Using awk, to this table I want to add a column where first row is "INFO" and rest of the rows are all "1".

$ gunzip -c foo.gz | head
SNPID   CHR BP  Allele1 Allele2 Freq1   Effect  StdErr  P.value TotalN
rs1000033   1   226580387   t   g   0.8266  -0.0574 0.0348  0.09867 17310
rs1000050   1   162736463   t   c   0.8545  0.0654  0.0461  0.1564  10864


gunzip -c foo.gz | head | cat -A

Since it's a .gz file I used

gunzip -c foo.gz | \
  awk 'BEGIN {FS="\t"; OFS="\t"} NR == 1 {print $0 OFS "INFO"} NR > 1 {print $0 OFS "1"}' | \
  gzip > foo.V2.gz

For some reason this seems to change me a column name but not the expected column at the end.

$ gunzip -c foo.V2.gz | head   
SNPID   INFO    BP  Allele1 Allele2 Freq1   Effect  StdErr  P.value TotalN
rs1000031   1   226580387   t   g   0.8266  -0.0574 0.0348  0.09867 17310
rs1000051   1   162736463   t   c   0.8545  0.0654  0.0461  0.1564  10864

Weirdly enough, when I cat -A it the column appears to be where it should be.

$ gunzip -c foo.V2.gz | head | cat -A                                      

I'd like to know,

  1. what's happening here?
  2. can I trust gunzip -c foo.V2.gz | head or gunzip -c foo.V2.gz | head | cat -A now??
  3. how to get my expected output using gunzip -c foo.V2.gz | head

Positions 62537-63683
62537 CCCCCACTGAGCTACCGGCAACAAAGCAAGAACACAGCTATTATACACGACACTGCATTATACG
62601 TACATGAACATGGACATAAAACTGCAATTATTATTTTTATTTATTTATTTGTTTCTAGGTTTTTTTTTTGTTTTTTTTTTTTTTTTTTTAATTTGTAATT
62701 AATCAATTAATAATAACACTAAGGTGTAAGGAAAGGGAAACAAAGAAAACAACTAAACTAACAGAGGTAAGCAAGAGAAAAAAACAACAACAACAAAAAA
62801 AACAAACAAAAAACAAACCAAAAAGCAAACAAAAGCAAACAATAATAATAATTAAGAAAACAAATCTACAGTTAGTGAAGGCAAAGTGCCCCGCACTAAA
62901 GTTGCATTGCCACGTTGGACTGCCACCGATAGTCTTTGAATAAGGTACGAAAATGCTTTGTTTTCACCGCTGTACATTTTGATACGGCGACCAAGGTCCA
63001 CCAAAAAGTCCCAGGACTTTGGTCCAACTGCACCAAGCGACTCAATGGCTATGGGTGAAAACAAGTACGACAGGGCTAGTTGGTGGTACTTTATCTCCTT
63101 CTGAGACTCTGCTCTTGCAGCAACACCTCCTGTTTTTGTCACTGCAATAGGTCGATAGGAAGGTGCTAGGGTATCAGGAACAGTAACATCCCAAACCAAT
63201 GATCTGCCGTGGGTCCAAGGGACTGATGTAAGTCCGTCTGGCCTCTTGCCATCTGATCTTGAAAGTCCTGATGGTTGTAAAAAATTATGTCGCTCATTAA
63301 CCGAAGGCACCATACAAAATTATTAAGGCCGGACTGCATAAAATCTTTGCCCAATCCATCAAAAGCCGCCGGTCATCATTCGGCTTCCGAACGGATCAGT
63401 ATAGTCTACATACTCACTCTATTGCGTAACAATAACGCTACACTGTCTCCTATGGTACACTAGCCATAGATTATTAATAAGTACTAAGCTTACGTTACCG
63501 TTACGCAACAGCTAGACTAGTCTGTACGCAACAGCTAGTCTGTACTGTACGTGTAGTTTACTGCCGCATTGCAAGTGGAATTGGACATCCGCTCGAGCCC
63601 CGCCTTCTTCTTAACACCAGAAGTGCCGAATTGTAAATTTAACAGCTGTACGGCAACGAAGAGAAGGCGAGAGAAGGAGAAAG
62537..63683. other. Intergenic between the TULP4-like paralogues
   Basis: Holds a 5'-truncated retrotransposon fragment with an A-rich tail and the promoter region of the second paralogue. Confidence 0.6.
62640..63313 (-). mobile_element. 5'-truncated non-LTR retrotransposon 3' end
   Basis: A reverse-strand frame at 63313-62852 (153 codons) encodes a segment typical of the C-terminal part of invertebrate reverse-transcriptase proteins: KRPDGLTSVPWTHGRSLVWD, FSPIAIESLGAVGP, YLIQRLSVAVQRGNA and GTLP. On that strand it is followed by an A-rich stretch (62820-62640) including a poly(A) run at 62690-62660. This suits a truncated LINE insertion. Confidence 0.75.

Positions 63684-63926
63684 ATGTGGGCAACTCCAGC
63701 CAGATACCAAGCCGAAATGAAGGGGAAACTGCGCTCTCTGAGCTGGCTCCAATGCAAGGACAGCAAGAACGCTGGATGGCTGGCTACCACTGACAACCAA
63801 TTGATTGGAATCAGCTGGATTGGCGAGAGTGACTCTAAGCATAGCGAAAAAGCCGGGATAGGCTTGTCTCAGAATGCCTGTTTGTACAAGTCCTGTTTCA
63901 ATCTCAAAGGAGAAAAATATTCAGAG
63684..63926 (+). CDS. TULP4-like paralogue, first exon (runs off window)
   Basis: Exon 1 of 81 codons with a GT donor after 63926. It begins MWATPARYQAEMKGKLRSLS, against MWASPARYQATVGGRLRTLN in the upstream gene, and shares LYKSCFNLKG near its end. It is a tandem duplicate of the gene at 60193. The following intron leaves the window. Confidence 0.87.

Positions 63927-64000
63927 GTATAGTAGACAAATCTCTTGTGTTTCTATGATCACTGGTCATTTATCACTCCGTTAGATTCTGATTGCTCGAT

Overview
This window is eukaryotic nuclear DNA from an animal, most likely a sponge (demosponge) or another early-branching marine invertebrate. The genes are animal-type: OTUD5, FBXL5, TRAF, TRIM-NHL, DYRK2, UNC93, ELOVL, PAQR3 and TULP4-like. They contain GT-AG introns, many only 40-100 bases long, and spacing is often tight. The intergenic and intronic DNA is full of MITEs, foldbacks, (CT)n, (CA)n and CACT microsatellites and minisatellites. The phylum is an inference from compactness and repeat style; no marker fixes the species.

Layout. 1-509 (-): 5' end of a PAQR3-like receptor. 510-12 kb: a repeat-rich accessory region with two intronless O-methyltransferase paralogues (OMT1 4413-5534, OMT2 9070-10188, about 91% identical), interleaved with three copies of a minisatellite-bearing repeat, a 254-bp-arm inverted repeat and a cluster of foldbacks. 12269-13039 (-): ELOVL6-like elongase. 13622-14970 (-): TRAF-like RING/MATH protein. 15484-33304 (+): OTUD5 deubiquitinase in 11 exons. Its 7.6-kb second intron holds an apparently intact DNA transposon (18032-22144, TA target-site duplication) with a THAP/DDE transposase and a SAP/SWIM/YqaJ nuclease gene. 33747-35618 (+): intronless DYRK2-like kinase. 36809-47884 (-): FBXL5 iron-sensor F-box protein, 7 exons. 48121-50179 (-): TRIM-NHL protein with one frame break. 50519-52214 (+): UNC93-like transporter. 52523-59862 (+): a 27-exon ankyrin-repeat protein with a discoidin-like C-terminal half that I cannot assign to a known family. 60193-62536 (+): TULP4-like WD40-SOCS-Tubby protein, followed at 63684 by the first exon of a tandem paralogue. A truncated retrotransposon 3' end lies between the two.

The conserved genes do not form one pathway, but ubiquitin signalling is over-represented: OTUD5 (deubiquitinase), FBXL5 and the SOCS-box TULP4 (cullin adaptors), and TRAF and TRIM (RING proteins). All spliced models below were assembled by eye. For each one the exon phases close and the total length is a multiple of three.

SNPID   CHR BP  Allele1 Allele2 Freq1   Effect  StdErr  P.value TotalN INFO
rs1000033   1   226580387   t   g   0.8266  -0.0574 0.0348  0.09867 17310 1
rs1000050   1   162736463   t   c   0.8545  0.0654  0.0461  0.1564  10864 1

Note, I'm using a config script defining SNPID=1; CHR=2; ... where I am depending on the column numbers I'm specifying being correct for the subsequent analyses.

  • @steeldriver Just noticed and seded away using sed 's/\r$//', but your solution might be better. Would I add it {FS=OFS="\t"; RS=ORS="\r\n"}?
    – jay.sf
    Nov 30, 2023 at 21:30

4 Answers 4


As already mentioned you have DOS line endings. See why-does-my-tool-output-overwrite-itself-and-how-do-i-fix-it for a description of the issue and possible solutions, for example using any awk:

gunzip -c foo.gz |
  awk -v OFS='\t' '{sub(/\r$/,""); print $0, (NR>1 ? 1 : "INFO")}' |
  gzip > foo.V2.gz